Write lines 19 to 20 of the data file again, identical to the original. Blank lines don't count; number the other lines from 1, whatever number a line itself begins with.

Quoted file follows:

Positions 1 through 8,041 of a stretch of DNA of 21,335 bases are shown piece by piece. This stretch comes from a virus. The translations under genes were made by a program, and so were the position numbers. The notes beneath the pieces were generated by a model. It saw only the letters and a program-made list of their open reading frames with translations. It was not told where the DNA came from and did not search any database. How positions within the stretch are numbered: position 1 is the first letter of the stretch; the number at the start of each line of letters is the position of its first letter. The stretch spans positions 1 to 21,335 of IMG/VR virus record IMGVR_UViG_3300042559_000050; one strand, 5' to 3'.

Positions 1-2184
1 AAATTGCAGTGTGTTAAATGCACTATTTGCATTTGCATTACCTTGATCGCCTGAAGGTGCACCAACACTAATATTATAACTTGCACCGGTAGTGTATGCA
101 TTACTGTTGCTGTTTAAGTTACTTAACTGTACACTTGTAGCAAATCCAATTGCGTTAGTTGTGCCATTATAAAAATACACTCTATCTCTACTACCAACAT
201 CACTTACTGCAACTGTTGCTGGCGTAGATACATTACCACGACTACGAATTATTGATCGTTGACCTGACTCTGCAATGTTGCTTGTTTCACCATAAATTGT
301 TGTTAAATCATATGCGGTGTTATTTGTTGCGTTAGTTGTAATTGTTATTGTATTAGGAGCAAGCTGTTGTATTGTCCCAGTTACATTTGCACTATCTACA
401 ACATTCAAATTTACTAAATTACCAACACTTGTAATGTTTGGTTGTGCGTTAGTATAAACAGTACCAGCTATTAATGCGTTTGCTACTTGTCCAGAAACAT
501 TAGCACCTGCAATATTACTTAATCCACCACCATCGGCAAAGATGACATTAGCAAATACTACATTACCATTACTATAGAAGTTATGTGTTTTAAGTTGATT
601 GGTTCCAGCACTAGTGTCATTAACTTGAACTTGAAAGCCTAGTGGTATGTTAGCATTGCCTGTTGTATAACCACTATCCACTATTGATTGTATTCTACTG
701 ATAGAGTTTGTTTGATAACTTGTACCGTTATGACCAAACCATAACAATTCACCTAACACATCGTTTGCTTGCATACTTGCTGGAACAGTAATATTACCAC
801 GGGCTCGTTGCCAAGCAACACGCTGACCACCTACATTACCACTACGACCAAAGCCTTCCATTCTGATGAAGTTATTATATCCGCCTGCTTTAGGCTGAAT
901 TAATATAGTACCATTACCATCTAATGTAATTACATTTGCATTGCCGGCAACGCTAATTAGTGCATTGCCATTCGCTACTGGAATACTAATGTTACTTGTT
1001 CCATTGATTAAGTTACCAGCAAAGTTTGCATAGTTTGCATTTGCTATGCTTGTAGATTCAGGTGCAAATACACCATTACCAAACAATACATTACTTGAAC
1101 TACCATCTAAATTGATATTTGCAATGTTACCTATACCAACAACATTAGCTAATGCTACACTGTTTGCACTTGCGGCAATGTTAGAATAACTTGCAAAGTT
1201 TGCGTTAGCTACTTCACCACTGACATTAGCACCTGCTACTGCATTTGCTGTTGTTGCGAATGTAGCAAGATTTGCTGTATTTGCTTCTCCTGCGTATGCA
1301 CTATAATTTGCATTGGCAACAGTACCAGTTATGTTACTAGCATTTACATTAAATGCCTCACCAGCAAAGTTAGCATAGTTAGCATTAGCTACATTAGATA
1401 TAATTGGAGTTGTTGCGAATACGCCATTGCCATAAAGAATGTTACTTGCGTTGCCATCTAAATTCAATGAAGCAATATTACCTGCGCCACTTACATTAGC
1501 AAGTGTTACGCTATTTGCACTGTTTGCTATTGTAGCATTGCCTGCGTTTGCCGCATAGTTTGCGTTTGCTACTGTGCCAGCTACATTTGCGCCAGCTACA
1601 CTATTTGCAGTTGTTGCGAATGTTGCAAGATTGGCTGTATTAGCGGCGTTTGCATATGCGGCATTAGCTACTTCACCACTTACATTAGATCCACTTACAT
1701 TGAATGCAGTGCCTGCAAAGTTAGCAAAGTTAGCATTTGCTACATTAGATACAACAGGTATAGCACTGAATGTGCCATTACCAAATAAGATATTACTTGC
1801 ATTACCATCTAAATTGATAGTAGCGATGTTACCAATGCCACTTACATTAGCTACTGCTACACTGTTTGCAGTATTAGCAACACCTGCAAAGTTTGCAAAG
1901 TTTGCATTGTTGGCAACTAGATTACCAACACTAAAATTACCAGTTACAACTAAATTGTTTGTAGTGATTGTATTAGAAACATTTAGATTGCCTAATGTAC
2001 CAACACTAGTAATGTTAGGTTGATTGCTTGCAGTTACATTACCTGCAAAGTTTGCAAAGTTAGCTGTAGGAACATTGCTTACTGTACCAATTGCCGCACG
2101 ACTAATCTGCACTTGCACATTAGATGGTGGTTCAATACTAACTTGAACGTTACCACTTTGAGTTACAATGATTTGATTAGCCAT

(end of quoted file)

1601 CTATTTGCAGTTGTTGCGAATGTTGCAAGATTGGCTGTATTAGCGGCGTTTGCATATGCGGCATTAGCTACTTCACCACTTACATTAGATCCACTTACAT
1701 TGAATGCAGTGCCTGCAAAGTTAGCAAAGTTAGCATTTGCTACATTAGATACAACAGGTATAGCACTGAATGTGCCATTACCAAATAAGATATTACTTGC